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Research Article

Successful treatment of middle aged and elderly patients with end stage renal disease.

Br Med J (Clin Res Ed) 1983; 286 doi: (Published 25 June 1983) Cite this as: Br Med J (Clin Res Ed) 1983;286:2018
  1. D H Taube,
  2. E A Winder,
  3. C S Ogg,
  4. M Bewick,
  5. J S Cameron,
  6. C J Rudge,
  7. D G Williams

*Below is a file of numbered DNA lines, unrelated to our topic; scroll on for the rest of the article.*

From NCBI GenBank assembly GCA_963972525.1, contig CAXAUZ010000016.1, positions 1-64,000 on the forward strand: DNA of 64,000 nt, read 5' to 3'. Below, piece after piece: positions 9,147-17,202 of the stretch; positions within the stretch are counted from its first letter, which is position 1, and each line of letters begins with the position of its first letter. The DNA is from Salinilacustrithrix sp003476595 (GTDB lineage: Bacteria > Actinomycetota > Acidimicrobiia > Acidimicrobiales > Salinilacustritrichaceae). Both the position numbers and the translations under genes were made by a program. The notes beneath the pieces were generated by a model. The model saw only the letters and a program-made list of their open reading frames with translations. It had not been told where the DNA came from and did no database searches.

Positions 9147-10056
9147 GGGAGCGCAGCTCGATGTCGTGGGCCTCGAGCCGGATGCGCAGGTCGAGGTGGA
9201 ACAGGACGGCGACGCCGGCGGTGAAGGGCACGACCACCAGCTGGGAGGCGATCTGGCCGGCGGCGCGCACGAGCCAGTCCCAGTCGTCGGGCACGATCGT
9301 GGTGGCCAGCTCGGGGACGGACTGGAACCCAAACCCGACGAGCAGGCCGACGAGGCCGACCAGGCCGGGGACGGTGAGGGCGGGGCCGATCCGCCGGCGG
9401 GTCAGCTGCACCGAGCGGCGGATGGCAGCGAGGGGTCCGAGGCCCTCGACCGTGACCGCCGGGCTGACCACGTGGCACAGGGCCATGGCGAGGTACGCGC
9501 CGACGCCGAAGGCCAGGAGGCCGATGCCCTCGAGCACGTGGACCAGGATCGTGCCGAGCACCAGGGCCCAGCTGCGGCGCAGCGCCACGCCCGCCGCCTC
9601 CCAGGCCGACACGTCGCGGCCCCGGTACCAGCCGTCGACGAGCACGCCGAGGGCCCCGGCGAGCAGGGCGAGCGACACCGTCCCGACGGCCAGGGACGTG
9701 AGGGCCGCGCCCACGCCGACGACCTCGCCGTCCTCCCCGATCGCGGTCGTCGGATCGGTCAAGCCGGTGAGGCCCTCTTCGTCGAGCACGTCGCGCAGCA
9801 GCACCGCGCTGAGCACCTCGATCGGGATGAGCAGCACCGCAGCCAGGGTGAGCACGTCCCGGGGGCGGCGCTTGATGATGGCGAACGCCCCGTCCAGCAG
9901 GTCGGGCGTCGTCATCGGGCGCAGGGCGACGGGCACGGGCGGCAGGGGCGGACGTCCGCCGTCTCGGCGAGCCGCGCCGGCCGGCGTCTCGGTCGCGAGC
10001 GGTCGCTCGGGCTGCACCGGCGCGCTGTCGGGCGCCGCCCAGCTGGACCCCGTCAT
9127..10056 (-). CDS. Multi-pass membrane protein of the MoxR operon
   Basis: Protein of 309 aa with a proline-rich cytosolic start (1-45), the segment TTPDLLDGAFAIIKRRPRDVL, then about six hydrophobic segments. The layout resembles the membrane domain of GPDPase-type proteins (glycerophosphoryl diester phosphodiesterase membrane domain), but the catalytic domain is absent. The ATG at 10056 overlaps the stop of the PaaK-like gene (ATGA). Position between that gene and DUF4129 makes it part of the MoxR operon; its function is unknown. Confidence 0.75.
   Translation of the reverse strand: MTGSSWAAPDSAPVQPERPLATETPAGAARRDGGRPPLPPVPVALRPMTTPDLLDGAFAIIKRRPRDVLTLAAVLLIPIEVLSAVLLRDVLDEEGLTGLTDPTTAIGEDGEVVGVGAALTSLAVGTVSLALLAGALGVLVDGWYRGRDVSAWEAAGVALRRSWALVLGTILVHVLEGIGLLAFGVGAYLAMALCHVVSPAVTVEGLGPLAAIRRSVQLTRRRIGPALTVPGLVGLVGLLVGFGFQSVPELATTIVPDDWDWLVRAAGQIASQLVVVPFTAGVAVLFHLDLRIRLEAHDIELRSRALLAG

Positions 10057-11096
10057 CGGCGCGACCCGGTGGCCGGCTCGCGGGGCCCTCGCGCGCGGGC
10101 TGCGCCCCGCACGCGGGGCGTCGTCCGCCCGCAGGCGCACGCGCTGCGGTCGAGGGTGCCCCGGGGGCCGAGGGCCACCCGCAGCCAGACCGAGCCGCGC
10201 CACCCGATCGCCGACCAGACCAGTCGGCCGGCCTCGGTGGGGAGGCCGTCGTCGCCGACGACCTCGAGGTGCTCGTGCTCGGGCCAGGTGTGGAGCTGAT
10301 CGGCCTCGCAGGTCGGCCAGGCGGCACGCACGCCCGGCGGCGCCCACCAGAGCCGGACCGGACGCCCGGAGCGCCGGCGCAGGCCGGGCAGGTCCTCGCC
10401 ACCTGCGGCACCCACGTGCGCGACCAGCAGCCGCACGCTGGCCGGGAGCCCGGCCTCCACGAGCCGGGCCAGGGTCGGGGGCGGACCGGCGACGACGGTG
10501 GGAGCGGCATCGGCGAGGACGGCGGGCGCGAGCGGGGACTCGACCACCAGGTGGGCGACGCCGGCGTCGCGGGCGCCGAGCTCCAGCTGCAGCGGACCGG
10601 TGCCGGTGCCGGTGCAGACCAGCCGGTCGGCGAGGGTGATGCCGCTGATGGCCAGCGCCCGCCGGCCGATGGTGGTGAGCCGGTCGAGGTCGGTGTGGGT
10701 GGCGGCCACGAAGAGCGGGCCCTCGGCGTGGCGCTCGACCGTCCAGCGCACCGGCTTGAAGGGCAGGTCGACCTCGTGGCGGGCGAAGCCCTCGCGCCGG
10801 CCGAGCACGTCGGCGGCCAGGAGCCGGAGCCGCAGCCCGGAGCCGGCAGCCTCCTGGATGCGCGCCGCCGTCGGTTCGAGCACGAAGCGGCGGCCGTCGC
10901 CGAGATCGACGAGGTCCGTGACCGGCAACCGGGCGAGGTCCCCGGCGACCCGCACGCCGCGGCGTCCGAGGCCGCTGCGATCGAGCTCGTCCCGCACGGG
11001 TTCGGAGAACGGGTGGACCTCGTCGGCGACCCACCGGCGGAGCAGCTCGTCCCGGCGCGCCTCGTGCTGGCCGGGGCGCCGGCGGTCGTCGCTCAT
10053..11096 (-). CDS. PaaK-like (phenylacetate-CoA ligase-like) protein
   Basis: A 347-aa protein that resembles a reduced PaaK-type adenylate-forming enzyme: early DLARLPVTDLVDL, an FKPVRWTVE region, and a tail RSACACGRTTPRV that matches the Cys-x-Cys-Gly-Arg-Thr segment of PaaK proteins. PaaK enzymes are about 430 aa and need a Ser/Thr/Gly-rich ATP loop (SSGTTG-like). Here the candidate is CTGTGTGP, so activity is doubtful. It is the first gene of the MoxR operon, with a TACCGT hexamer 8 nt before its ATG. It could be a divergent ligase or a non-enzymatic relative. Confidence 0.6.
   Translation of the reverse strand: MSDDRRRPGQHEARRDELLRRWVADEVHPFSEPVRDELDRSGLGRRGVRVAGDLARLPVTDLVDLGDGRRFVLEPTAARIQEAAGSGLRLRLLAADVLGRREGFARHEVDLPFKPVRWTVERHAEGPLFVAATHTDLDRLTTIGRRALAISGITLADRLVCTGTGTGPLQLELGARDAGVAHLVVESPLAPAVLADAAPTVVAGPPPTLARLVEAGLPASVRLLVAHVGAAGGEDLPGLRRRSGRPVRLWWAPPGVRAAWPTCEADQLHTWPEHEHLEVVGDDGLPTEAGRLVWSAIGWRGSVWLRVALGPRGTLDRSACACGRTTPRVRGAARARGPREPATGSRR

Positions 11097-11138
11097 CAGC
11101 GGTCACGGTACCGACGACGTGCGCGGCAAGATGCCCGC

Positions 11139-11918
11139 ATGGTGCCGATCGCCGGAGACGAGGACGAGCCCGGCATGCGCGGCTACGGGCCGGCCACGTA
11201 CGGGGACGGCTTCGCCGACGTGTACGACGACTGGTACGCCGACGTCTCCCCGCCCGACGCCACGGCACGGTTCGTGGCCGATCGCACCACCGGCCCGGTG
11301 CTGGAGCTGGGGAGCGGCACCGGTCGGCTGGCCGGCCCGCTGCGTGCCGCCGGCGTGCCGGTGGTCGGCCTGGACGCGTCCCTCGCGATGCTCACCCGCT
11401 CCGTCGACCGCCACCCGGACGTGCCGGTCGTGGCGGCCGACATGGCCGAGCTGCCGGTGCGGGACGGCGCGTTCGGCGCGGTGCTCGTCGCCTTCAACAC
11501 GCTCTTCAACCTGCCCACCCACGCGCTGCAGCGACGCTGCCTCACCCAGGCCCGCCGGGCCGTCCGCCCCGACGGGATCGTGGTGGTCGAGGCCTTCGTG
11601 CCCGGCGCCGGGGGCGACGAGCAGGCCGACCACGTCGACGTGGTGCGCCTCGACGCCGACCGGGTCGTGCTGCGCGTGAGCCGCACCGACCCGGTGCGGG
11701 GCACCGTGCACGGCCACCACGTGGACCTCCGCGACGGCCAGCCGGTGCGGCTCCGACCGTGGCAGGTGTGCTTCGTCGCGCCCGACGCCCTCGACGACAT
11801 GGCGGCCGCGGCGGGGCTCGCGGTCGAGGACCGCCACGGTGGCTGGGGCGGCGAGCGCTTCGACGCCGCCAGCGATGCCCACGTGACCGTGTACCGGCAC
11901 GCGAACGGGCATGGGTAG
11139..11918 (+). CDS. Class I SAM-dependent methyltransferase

Many patients over the age of 55 with end stage renal disease in the United Kingdom are denied dialysis or transplantation. Although the reasons are complex, anticipation of a poor prognosis for these patients might explain why most British renal units impose an arbitrary age limit on the acceptance of patients for treatment. A study was therefore conducted to examine the prognosis and quality of life of 84 patients (mean age 59.6 years, range 55-72) accepted into our renal replacement programme from the beginning of 1975. The five year survival of the patients was 62.0% with 78.1% of the survivors either having successful transplants or caring for themselves using home haemodialysis or continuous ambulatory peritoneal dialysis. The results show that in terms of survival, economics, and rehabilitation it is both feasible and reasonable to treat middle aged and elderly patients with end stage renal disease. These patients should therefore not be denied dialysis or transplantation on the basis of age alone, and the lack of resources and other factors that allow this state to persist in Britain should be rapidly redressed.